Prickly-ash is a tall, colony-forming small tree or large shrub reaching 15 to 25 feet tall and wide. Twigs and stems are covered in 1/2 inch prickles making it difficult to use in the landscape. In spite of its common name, it is not related to ash trees (Fraxinus spp.) of the Olive family. Rarely found in the nursery trade.
This species is native to the Chicago Region according to Swink and Wilhelm’s Plants of the Chicago Region, with updates made according to current research.
- Family (English) Rue
- Family (botanic) Rutaceae
- Tree or plant type Tree, Shrub
- Foliage Deciduous (seasonally loses leaves)
- Native locale Chicago area, Illinois, North America
- Size range Large shrub (more than 8 feet), Compact tree (10-15 feet), Small tree (15-25 feet)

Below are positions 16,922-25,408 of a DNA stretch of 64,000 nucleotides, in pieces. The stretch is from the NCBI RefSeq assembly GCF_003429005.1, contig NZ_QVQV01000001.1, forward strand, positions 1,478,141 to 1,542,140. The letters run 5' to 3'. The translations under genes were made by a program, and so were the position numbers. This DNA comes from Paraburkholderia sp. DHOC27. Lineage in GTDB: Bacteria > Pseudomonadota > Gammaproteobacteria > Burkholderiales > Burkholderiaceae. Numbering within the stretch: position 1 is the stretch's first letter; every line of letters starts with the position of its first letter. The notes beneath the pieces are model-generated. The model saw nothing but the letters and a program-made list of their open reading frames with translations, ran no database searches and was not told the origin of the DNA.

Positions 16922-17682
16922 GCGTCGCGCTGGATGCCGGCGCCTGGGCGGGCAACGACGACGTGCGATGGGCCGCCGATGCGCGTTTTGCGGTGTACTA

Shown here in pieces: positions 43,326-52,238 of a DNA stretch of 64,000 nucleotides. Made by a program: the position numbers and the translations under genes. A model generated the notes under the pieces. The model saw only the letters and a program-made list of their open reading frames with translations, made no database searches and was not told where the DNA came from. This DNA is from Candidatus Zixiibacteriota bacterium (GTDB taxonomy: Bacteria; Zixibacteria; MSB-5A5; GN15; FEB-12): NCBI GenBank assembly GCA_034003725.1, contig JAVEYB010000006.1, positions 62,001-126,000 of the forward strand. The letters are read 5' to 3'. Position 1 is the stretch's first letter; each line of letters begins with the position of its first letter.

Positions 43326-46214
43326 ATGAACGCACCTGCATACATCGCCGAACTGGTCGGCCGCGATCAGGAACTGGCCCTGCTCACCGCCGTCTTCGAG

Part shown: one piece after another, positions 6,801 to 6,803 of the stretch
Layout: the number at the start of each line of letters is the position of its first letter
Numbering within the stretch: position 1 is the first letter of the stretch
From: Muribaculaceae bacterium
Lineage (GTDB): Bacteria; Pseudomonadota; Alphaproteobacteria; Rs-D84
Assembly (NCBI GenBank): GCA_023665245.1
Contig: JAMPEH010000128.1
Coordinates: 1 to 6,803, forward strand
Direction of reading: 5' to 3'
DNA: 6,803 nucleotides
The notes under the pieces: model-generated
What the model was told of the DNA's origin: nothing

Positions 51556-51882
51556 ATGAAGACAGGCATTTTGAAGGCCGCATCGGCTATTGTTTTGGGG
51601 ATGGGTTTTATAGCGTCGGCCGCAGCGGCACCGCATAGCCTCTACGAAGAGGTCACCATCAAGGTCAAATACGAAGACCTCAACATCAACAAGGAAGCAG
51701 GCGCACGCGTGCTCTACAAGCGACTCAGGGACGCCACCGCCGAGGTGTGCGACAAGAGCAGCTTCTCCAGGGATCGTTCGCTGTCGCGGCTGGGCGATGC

- Light exposure Full sun (6 hrs direct light daily), Partial sun / shade (4-6 hrs light daily)
- Hardiness zones Zone 3, Zone 4, Zone 5 (Northern Illinois), Zone 6 (City of Chicago), Zone 7
- Soil preference Moist, well-drained soil, Wet soil
- Tolerances Alkaline soil, Clay soil, Dry sites, Occasional drought, Occasional flooding, Wet sites
- Season of interest late summer
- Flower color and fragrance Inconspicuous
- Shape or form Multi-stemmed, Thicket-forming
- Growth rate Moderate